The advantage to using buzz baits or torpedo type stick baits is that you can cover a lot of water. There is little chance the fish can miss the clickity-clack of a buzz bait anywhere in the vicinity. Again, when using buzz baits wait until you feel the resistance before setting the hook or you’ll pull it away from the fish.

In the Middle
The number of effective offerings in the middle 80% of the water column is certainly too many to list. A few choice and popular artificial baits include French blade spinners such as Mepps, Vibrax or Blue Foxx (or you can order parts and build your own); crank baits in crawfish or shad imitation patterns; and suspending jerk baits. Any of these lure selections can be extremely effective depending on what the bass are keying to on any given day. Spinners are a great choice for getting into difficult to reach spots or for fishing in and around logs and brush. They are also perfect for sweeping through riffles and chops when other lures are either digging the bottom too much or continually breaking the surface due to too much current. In-line spinners are great for faster currents. Jerk and crank baits can produce violent strikes when fished through holes and runs with slower and modest current. Fish suspending jerk baits in the same manner as similar floating baits when the fish don’t want to surface.

On the Bottom
Many river smallmouth anglers swear to fishing tube and curly-tail jigs, plastic worms, salamanders, crawfish, etc bounced along the bottom. This technique can be extremely effective but be prepared to lose a lot of gear. You need to be on or near the bottom in and around rocks, logs, etc and this approach means a lot of hang-ups. As you probably have guessed this is not my favorite technique but don’t be swayed by my opinion. Many anglers catch a lot of bass bouncing the bottom. Look for riffles and runs with rocks and boulders and enough depth, or chop on the surface, to provide cover for the fish. You can also drift these offerings through deeper holes and runs with ample current to move the bait just enough to give it a life-like appearance.

Natural Bait
Few will argue that live bait is usually the most effective offering for river smallmouth. Crawfish, shiners, chubs, and night crawlers drifted through prime holding water will almost always produce strikes if the fish are feeding, and sometimes even when they are not. When possible keep the bait alive on the river. Hook it through the mouth or tail and drift it with appropriate sized weight, or even better if the bait is heavy enough let it free swim. Big bass will eat large live bait. I’ve heard one account (from a reliable source) of a nineteen inch smallie taking a seven inch chub.

I don’t fish live bait for two reasons. One I’m too lazy to collect, carry, and try to keep it alive on the river. I primarily wade fish and cover a lot of water; live bait in this situation is simply too big of a hassle for me. Secondly, there is no doubt fish mortality goes up significantly when using live bait. The fish simply has a much better chance of taking the bait deep in its throat as compared with artificial lures. There’s nothing wrong with keeping a bass or two as regulations allow, but there is great benefit in practicing catch and release as well. Let’s face it: smallmouth aren’t the best eating fish available, and releasing them will result in a much improved fishery especially in small streams that receive moderate to high fishing pressure.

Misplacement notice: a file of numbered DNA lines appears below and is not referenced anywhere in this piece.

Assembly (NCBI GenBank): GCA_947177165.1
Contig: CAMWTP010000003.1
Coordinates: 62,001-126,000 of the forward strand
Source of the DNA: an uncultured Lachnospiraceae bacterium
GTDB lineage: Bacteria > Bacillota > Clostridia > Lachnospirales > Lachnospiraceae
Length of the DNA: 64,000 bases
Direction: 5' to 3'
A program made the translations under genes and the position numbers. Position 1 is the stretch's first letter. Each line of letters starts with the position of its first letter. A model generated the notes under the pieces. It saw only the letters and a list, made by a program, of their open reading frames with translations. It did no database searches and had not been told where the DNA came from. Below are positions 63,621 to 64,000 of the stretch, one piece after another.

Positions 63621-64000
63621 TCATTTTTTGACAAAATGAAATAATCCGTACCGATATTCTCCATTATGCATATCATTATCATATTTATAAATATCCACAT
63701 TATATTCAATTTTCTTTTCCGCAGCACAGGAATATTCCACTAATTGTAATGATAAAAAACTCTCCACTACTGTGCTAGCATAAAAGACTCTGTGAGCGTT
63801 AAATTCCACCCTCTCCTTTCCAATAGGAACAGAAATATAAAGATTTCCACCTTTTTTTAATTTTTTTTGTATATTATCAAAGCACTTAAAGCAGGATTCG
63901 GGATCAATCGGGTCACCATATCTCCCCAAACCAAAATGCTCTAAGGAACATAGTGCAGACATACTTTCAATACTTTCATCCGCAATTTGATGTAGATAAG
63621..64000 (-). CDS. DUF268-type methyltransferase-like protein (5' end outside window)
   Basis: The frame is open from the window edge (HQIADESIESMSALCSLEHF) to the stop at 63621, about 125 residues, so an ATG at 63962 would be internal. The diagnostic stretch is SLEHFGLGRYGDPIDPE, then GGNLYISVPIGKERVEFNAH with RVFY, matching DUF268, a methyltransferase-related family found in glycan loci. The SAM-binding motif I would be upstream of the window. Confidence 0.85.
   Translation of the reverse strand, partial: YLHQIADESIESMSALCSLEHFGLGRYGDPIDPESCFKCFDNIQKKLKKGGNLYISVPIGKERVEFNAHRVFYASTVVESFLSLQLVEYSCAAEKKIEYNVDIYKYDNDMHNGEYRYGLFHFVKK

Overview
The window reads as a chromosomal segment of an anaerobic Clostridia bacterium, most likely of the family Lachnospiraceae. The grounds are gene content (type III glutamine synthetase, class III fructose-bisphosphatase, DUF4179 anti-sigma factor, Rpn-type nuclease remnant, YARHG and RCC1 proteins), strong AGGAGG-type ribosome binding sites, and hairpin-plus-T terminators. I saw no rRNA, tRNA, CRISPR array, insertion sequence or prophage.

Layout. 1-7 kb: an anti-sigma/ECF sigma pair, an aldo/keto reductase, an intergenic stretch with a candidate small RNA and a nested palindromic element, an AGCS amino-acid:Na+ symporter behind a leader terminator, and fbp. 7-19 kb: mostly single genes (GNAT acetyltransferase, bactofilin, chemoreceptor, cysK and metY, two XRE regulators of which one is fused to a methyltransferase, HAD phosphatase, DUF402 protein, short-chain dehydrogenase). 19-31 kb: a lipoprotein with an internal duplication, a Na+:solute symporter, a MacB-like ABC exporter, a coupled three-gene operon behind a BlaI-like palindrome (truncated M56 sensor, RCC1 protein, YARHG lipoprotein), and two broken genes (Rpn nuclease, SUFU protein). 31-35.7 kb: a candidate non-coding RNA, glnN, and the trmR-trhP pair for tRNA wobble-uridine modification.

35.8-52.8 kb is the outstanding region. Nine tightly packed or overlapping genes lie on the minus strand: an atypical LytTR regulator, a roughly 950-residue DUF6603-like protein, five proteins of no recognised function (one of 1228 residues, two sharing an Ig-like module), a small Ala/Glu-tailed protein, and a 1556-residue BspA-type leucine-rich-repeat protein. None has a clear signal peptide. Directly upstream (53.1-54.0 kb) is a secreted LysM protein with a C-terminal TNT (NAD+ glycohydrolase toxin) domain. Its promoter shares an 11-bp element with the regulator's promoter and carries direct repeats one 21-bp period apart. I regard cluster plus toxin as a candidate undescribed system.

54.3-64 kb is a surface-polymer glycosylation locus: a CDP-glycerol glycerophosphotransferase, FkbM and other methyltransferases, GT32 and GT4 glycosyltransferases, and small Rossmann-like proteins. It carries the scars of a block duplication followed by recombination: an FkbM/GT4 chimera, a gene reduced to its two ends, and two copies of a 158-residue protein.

Final Tips
Current and Rocks: When reading the water look for current. River smallmouth love moderate current because it brings the food to them. Wherever current and rocks and boulders meet, you are sure to find smallmouth. Big rocks and boulders as well as logs provide both cover and a current break, and the fish don’t have to move far from their layer to snatch food. In my experience in small to mid-sized Indiana streams deep, slow moving sections of water will hold the occasional fish, but they will be fewer and further between. These stretches more closely resemble lakes than rivers. My fishing buddies and I call them frog water. You are more likely to find catfish and carp in these stretches than smallies.

In the Shallows: Don’t overlook relatively shallow water. It is amazing how fish can blend in to the bottom and smallmouth are not afraid to hold in the shallows, especially when boulders or a good surface chop are present.

Vary the Presentation: Whenever you are not getting strikes, along with changing baits, vary the presentation. A change of depth, speed of retrieve, or amount of action you impart to the lure can make a big difference.

Color Selection: It is always a good idea to mimic the appearance of food or baitfish available to the smallmouth. Beyond that smallmouth seem to be partial to orange and green chartreuse. Definitely include orange in your color spectrum, especially in jerk baits.

If you are looking for an off-the-beaten-path angling experience and are willing to invest the time and effort required to learn a river well, the smallmouth are waiting. Here in Indiana we are blessed with a lot of awesome smallmouth water and some of it might be right under your nose. Check out the bronze treasure in your area, it just might add some serious zest to your fishing repertoire. It did mine.


Published on with permission.

Mike Haars resides with Nikki, his wife of thirteen years, and their dog and two cats. In addition to his love of the outdoors he enjoys Christian spirituality, sports and motorcycling. Haars has worked most of his adult life as a mental health therapist; he recently published a book entitled “Life is Not a Sound Bite: Cultural Crisis in America” through Tate Publishing and Enterprises.